The Anniversary: 9.11.2011

The National September 11 Memorial opened today on the tenth anniversary of the attacks, expressing our grief and our memories of that horrible day.  As in all memorials with names, the arrangement forms our perception of those who died.

Gathering similar concepts together is the goal of information arrangement, the one exception being random, a strategy that specifically lacks meaning.  So I was appalled when random was chosen in 2004 as the organizing structure for the World Trade Center memorial.  In what became the beginning of research into memorial name arrangement, I wrote to the commission suggesting location as a better organizing strategy and posted blogs complaining about random.

I was not alone.  The families of those who died understood that random placed their friends and loved ones into a miscellaneous scattering of nearly 3,000 names.  Unlike the Vietnam Veterans Memorial, where chronology allows a soldier to see the names of his fallen friends in one place among the panels, random would make every visit a search exercise.  Families protested loudly but the commission refused to budge.  The impasse went on for years, ending only when these wealthy families threatened to withdraw their monetary contributions.  Then, after hanging on to random for so long, the designers developed an arrangement strategy that grouped the names.  And once they made that switch, they did an excellent job.

The new arrangement is called “meaningful adjacencies.”  Of course, every arrangement structure, except random, can be termed a meaningful adjacency.  The World Trade Center method is unique among memorials in that it allowed families to select placement.  Names can be located within a group, often an employer, and they can be next to other specified names.

The strategy begins with location.  Names are listed in the footprints of the two towers and placed within their associated tower.  First responders and names from Pennsylvania and the Pentagon are on the south.  Names from the 1993 bombing are on the north.  Those on the planes are listed separately from building occupants.

Within these categories are complex meaningful adjacencies, illustrated by father and son firefighters Joseph Angelini, Sr. and Joseph John Angelini, Jr.  Their names are together on the memorial and, at the same time, grouped within their separate firefighting units.  This is accomplished by placing the two units on consecutive horizontal lines, allowing a vertical adjacency for the father and son.  Surviving firefighters can remember them with their units.  Their families can see the two names together.

Random said these people were miscellaneous.  Visitors would have seen thouands of names, reflecting a massive loss of life but lacking personal context.  With meaningful adjacencies, we see them among their friends.  We see a father and son together.  We know they are loved.  They are loved by families who fought for them so we could share a small piece of their time on earth.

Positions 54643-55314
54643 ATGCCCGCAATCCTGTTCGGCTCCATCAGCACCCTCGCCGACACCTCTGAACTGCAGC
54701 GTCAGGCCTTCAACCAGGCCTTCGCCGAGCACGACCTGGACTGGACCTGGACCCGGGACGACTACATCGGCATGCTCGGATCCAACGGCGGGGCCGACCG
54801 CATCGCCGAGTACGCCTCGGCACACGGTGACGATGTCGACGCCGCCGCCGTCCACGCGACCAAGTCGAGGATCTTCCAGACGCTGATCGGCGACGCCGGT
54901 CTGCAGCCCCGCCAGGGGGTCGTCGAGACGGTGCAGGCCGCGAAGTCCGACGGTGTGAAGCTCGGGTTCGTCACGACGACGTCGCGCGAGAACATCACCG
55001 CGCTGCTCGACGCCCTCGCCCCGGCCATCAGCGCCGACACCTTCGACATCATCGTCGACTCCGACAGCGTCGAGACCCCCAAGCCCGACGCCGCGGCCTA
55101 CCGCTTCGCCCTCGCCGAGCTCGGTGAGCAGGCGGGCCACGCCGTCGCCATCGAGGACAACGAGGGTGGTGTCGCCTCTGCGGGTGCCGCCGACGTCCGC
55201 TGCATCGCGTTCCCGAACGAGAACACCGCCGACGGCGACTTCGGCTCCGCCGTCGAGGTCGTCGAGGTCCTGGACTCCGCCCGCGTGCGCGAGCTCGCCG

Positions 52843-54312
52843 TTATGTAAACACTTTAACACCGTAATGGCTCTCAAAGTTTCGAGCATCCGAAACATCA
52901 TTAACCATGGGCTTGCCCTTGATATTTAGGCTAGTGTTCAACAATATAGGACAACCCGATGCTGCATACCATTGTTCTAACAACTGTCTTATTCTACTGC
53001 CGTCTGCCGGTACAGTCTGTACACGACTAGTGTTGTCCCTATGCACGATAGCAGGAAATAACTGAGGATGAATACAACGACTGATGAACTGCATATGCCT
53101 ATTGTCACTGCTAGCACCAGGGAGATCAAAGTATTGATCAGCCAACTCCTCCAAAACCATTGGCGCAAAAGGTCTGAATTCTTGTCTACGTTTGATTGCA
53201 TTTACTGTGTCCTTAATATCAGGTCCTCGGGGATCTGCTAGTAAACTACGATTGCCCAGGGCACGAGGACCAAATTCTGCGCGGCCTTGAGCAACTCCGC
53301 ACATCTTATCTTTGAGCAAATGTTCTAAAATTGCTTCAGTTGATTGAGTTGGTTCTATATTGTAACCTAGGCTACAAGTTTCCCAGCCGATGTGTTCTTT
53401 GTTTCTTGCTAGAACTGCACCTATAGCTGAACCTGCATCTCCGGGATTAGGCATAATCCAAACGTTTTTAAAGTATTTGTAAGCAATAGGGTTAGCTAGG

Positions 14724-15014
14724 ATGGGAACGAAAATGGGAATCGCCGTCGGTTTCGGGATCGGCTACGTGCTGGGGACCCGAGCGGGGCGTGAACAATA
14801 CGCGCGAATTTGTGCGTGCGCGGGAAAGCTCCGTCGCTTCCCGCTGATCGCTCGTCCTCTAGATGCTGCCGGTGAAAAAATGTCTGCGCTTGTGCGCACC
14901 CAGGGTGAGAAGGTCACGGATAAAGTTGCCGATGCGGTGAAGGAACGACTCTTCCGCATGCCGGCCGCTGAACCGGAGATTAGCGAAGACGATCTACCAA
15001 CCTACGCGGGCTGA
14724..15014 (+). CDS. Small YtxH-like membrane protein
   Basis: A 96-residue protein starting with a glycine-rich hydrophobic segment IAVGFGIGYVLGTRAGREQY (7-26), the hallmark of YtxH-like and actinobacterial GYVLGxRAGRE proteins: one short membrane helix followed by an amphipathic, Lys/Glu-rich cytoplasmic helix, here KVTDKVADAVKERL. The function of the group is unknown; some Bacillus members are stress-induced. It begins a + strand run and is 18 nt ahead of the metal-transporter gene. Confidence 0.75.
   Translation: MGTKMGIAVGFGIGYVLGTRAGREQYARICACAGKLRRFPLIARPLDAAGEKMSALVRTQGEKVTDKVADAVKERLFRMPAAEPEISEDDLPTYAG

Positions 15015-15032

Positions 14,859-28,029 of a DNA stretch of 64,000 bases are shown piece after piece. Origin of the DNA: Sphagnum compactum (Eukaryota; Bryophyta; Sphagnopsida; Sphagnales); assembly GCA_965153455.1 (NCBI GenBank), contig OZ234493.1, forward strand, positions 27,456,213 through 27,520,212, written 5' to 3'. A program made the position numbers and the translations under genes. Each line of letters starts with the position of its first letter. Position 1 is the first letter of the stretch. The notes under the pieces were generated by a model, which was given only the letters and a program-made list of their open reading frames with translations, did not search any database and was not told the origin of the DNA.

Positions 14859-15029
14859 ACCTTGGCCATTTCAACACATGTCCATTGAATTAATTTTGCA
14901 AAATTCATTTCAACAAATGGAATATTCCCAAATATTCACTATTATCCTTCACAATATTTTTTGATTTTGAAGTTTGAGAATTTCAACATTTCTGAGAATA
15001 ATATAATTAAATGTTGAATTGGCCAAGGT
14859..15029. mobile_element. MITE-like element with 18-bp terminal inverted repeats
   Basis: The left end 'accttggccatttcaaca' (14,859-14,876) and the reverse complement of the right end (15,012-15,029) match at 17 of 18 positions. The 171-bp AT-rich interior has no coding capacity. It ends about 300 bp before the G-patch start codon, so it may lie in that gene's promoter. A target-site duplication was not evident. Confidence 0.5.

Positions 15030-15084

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Sep 2011

Names on a Memorial: The Power of Information Arrangement

Today’s post honors Phillip Gibbs and James Green, killed shortly after midnight on May 15, 1970 by police at Jackson State College in Mississippi.  On May 4 of that year, Allison Krause, Jeffrey Miller, Sandra Scheuer, and William Schroeder were killed by the Ohio National Guard at Kent State University.

This post will also be the Memorial Day essay for Discover the Region, where some of my writings will now be published.

Like all language, organized information persuades.  It “directs our thinking,” as biologist Stephen Jay Gould wrote about classification.  Information arrangement shapes perception and interaction.  Names on memorials are examples of organized information where arrangement defines a visitor’s experience.  The thoughtful chronology of the Vietnam Veterans Memorial builds a space for individual remembrance.  A World War I memorial does the same, but with a different arrangement strategy, reflecting the difference in the two wars.  In contrast, the random arrangement proposed for the World Trade Center memorial almost derailed the project.  Yet, in another context, random builds community at the Memorial Temples of Burning Man.

By listing names on the Vietnam Veterans Memorial (VVM) in chronological order, designer Maya Lin gave surviving Vietnam Vets personal spaces for contemplation, spaces that make the VVM our most powerful memorial.  Names are arranged by date of casualty, not date of death.  Those who died later of wounds received in battle are listed on the day of the battle along with their buddies who died that day or went missing.  When a surviving soldier visits the VVM, he need only remember one name to look up in the index.  He finds the panel and sees the names of his friends who died in a battle he fought.  They remain together where he can visit them and remember his own experience.

Architect EdwinLutyens influenced Lin with his World War I Memorial to the Missing of the Somme.  This open structure of 16 huge columns, with intersecting arches and a truncated tower in Thiepval, France lists more than 72,000 names on its huge columns, names of British soldiers missing from a single battle.  Like the VVM, the memorial gives survivors an individual place of remembrance, but the two use different arrangements to achieve the same goal.  The VVM honors over 58,000 dead or missing during a 20 year war.  The Somme memorial lists those missing from a five month battle, most from a one day massacre when British troops surged into waiting German lines.